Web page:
In the deadliest terror attack in Israel in years, a suicide bomber mingled with crowds outside a row of popular nightclubs on Tel Aviv's seaside boardwalk late Friday, then blew himself up, killing at least 17 Israeli youths and wounding more than 85 others.
The carnage left the busy beachfront awash in grotesque scenes. Bodies were scattered on the ground, and bloodied survivors struggled to find help, hugging one another and screaming in anguish. One boy, his leg severed, tried to run but fell. Ambulances rushed to the site, and helicopters hovered overhead in the warm night air as police searched for more explosives.
More than 550 Palestinians and Israelis have been killed in the last eight months of conflict, but Friday night's bombing crossed a threshold of cruelty.
The radical Islamic Jihad organization reportedly claimed responsibility, as it has in other deadly bombings in recent weeks. But the government of Israeli Prime Minister Ariel Sharon put the blame squarely on Palestinian Authority President Yasser Arafat.
"This was a murder of children," cried Roni Milo, the former mayor of Tel Aviv.
The bloodletting will undoubtedly force Sharon to mete out swift punishment. He called emergency consultations early today, breaking the Jewish Sabbath, to discuss retaliation.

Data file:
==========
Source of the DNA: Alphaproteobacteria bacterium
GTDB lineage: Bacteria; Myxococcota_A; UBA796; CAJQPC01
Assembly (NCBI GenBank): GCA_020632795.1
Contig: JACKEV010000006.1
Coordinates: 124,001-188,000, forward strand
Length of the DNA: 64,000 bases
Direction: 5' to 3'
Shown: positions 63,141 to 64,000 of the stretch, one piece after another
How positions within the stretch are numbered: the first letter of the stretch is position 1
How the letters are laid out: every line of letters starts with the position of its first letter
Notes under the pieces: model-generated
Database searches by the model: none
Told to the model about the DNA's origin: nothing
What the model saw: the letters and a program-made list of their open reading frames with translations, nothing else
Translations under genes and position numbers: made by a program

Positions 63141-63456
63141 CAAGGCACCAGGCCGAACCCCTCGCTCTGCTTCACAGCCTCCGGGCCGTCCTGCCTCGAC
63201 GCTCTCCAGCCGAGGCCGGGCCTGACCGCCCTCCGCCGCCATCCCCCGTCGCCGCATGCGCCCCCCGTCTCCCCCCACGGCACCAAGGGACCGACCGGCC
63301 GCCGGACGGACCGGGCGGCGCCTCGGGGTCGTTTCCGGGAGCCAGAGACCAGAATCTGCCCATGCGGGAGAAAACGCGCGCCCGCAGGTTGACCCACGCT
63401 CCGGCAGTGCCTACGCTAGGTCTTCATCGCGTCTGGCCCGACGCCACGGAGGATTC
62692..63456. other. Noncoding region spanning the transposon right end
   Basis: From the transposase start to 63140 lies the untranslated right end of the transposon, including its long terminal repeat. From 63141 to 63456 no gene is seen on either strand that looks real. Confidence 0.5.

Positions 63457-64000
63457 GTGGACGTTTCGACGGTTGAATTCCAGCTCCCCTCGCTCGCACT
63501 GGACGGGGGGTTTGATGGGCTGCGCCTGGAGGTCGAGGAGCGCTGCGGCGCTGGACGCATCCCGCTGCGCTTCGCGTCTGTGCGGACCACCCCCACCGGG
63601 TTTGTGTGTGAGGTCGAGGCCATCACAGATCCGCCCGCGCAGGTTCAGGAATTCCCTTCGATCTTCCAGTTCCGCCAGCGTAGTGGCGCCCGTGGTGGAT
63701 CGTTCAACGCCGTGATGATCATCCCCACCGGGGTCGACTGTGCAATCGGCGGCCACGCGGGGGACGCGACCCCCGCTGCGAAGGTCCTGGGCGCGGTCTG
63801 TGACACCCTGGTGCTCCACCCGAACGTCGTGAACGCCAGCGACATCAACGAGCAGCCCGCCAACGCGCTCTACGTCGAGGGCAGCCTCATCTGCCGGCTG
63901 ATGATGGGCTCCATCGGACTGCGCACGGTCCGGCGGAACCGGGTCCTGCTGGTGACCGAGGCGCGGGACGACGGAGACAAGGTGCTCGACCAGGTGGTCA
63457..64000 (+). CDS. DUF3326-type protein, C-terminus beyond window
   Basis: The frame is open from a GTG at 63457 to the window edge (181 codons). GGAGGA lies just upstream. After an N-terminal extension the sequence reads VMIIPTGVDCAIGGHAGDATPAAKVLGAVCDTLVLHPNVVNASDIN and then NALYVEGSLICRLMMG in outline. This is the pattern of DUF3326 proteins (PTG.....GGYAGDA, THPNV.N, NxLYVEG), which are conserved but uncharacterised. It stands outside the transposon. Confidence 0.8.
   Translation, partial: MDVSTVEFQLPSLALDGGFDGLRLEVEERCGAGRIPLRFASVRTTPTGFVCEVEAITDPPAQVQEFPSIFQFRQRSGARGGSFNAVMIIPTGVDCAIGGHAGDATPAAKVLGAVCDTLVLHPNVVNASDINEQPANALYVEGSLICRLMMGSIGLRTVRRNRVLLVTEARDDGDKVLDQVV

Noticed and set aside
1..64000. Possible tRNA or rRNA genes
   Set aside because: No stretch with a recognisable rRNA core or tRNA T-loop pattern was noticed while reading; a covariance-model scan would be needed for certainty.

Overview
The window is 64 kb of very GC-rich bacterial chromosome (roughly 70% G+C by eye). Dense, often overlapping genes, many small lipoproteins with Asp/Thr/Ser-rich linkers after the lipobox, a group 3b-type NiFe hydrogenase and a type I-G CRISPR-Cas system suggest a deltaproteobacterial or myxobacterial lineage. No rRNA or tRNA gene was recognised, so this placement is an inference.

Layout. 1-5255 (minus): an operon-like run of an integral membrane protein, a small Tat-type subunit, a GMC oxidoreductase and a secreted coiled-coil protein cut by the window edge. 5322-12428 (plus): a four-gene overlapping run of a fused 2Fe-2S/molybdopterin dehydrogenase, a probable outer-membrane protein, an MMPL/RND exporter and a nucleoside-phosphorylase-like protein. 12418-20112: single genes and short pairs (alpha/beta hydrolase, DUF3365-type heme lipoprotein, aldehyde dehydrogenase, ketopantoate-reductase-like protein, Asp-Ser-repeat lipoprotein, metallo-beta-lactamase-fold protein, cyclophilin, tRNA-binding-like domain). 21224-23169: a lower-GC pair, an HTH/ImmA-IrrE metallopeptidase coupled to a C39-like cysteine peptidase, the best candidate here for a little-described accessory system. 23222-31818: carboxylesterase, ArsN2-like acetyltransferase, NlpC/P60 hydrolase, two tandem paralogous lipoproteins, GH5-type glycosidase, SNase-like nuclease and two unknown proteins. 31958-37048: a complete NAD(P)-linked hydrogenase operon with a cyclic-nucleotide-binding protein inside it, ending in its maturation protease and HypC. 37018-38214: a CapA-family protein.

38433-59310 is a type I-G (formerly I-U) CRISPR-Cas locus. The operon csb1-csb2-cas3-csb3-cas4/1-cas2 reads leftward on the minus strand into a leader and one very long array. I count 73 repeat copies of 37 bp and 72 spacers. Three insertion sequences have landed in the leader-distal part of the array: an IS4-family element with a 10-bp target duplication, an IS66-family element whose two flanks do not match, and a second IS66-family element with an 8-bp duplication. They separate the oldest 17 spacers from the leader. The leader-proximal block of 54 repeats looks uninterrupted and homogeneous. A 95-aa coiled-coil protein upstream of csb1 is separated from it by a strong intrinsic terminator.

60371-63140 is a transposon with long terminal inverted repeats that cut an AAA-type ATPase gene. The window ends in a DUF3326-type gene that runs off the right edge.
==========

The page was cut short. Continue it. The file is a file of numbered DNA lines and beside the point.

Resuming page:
The Israeli army announced early today that it was tightening its blockade of the West Bank and Gaza Strip and had ordered all Palestinians to return to their homes in those areas. Israeli television reported that the army was drafting a new list of potential targets, including senior Palestinian officials.
Israeli politicians of all stripes joined ordinary citizens Friday night in expressions of outrage and demands for revenge.
Sharon was already under intensifying pressure to crack down on Palestinian militants. The past week saw Palestinian gunmen ambush and kill four Jewish settlers in barely 48 hours. Bereaved settlers publicly took Sharon to task for failing to protect them, and far-right members of his government were threatening to quit in protest.
Having declared a unilateral cease-fire 11 days ago, Israel has seen terrorist attacks only increase. Polls published earlier Friday showed that more than half the public opposed continuing the cease-fire.
"Our restraint cannot go on any longer," said Gideon Ezra, deputy public security minister. "This attack crosses a line, and the people of Israel have run out of patience. People will have to be strong because we are headed for a hard war against targets we have not hit until now."